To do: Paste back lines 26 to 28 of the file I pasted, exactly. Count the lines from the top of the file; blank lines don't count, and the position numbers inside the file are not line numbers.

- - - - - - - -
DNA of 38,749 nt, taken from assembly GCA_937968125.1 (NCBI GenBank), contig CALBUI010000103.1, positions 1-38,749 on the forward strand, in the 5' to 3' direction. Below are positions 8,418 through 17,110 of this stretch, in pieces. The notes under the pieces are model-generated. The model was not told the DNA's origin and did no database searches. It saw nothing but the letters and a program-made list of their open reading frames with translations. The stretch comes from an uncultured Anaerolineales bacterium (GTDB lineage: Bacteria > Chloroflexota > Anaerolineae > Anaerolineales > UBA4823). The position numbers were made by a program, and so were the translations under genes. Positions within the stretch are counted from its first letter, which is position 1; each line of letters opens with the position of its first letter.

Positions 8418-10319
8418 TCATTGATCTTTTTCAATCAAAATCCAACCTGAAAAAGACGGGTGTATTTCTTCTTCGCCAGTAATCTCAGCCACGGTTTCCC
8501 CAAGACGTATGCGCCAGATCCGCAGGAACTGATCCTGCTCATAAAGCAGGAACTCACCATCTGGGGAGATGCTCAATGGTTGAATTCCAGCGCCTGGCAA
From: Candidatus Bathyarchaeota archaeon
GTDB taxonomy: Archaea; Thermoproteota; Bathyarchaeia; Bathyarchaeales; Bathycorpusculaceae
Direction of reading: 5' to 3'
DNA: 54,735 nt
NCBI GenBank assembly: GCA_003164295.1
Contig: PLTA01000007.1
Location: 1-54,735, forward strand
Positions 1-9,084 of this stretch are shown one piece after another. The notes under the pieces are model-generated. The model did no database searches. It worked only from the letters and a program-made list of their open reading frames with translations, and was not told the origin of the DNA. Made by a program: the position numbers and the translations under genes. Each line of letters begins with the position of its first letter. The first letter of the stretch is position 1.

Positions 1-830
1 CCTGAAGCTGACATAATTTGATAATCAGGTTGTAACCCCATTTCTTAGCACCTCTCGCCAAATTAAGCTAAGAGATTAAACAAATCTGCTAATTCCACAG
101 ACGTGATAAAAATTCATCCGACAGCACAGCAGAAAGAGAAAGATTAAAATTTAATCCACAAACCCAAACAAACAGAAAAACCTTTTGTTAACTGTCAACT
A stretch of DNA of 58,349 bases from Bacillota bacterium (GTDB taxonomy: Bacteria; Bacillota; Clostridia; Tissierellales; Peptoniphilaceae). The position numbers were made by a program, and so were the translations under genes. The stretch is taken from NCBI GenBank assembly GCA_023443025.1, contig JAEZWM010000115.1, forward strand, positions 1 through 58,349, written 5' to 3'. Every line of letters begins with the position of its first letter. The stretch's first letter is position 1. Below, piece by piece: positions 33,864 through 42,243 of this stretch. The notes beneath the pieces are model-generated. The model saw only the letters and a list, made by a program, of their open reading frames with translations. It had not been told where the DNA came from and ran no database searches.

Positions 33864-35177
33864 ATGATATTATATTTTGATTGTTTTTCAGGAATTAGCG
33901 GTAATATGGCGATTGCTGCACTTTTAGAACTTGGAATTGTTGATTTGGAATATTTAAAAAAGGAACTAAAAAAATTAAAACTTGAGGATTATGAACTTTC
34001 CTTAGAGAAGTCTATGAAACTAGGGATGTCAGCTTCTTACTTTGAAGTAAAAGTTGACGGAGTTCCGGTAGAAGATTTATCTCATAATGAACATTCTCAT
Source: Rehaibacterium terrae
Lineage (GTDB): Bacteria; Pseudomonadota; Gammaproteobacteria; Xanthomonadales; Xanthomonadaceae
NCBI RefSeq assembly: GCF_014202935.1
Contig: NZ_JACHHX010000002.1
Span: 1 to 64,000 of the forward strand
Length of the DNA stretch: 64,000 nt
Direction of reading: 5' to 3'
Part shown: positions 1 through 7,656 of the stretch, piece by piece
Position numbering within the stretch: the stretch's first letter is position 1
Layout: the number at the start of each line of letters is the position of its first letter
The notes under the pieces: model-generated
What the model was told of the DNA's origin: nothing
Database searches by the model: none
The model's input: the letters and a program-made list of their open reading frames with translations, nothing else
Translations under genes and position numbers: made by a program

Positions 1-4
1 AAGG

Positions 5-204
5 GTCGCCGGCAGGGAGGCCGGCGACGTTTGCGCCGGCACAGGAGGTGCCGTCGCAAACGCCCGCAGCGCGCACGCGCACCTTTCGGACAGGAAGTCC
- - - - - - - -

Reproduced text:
Length of the DNA stretch: 64,000 nt
Direction of reading: 5' to 3'
Part shown: positions 1 through 7,656 of the stretch, piece by piece